Last night, Twitter released its draft policy on deepfakes and opened up its feedback process for users. The policy is still in a very early stage and a lot of details, like determining and identifying manipulated photos and videos, are unstructured.
The company defines deepfakes as “any photo, audio, or video that has been significantly altered or fabricated in a way that intends to mislead people or changes its original meaning.” While the definition kind of makes sense, Twitter will need to make sure its AI wouldn’t classify memes are deepfakes.
Expanding on this in its survey, the social network says a piece of media that makes someone sick (huh?). Another example of violating the policy is adding or removing people from the original piece of content that can be considered as deepfake.
Twitter also outlined steps it might take to flag a tweet with doctored media:
- Place a notice next to tweets that share synthetic or manipulated media.
- Warn people before they share or like tweets with synthetic or manipulated media.
- Add a link – for example, to a news article or Twitter Moment – so that people can read more about why various sources believe the media is synthetic or manipulated.
The survey asks you basic questions such as “Should Twitter remove tweets with deepfakes or keep them with labels?” It also asks people about what should the platform do with various kinds of deepfakes which might harm someone’s physical safety, mental health, or reputation. If the company decides to take up these labels for categorizing deepfakes, it might have to deal with a lot of disputes from users.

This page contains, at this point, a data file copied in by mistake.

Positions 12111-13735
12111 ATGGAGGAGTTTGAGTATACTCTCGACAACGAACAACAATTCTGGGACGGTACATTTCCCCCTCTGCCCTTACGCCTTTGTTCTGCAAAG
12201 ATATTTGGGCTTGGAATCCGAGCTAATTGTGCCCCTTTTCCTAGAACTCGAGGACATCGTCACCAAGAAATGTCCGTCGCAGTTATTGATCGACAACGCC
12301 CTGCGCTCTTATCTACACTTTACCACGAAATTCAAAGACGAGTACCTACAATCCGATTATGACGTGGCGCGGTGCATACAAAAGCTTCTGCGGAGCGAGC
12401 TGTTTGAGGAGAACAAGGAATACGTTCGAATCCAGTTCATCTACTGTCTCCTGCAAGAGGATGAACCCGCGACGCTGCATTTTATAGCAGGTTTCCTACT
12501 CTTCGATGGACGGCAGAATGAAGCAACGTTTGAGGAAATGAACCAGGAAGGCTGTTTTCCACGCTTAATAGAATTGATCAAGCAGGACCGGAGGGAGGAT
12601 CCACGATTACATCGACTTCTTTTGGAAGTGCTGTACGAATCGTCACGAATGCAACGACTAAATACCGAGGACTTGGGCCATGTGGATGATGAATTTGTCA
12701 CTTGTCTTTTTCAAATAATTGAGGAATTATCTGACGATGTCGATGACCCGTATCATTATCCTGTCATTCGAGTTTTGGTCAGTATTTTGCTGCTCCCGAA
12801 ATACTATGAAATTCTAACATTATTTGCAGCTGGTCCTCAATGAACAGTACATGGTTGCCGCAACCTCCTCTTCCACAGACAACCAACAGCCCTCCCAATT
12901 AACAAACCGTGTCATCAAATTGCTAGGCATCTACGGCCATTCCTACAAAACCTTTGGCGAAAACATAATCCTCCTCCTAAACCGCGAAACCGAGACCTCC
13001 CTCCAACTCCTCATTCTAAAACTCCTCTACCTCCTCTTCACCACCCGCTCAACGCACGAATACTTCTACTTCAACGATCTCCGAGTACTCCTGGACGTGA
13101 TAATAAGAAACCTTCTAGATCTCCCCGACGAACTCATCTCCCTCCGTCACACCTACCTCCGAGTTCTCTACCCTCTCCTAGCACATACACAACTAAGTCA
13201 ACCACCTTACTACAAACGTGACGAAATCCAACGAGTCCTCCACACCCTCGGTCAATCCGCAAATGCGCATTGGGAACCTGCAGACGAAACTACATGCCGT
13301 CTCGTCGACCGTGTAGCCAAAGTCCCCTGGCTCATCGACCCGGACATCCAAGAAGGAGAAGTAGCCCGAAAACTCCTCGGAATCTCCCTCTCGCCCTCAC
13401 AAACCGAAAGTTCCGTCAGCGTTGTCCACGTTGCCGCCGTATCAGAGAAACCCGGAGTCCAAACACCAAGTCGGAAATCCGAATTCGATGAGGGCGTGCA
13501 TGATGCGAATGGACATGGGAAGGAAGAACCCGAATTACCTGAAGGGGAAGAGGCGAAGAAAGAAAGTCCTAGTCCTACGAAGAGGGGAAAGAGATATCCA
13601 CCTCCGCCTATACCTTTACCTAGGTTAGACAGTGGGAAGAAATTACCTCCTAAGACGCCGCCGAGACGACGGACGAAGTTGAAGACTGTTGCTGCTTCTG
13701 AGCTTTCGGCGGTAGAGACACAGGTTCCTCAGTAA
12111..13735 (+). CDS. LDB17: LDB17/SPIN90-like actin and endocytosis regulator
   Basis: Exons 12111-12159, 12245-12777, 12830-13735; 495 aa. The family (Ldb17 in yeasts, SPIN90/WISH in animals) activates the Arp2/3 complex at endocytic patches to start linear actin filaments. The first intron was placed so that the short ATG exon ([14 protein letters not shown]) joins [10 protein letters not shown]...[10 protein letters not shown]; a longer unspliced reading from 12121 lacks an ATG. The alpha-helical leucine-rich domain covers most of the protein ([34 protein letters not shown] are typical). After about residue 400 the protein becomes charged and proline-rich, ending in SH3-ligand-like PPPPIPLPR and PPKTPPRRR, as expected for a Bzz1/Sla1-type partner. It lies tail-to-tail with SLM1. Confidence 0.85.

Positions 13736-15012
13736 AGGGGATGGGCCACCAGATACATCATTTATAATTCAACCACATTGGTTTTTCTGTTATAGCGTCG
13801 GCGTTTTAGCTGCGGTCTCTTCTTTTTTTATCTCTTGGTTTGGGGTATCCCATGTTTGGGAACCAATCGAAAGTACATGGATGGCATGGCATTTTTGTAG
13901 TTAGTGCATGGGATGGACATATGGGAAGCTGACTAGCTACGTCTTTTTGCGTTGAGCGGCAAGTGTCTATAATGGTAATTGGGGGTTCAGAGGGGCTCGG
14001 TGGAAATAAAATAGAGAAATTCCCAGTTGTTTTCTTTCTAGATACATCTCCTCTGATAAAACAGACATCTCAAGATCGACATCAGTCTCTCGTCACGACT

Damien Mason, a digital privacy advocate at ProPrivacy, a comparison site for privacy tools, said labeling manipulated content just avoids political catastrophes:
It is also incredibly difficult to police, as algorithms have been questionably spotty in the past when detecting synthetic media and manually flagging items is sure to be time-consuming. Labeling the material is less than half the battle and does nothing to help the true victims of such attacks. It helps to avoid political catastrophes, such as defaming government officials with doctored videos but ignores the larger scope of deepfake content creators.
Till now, companies have had a hard time identifying deepfakes. However, in recent months, Google, Facebook, and Amazon have boosted efforts by releasing various datasets for researchers. Twitter has a huge task ahead of them when they finally shape the policy.
You can take Twitter’s survey – available in English, Hindi, Arabic, Spanish, Portuguese, and Japanese – here. If you have some kind of specific feedback, you can use #TwitterPolicyFeedback. Wonder who’ll sort through all those tweets.
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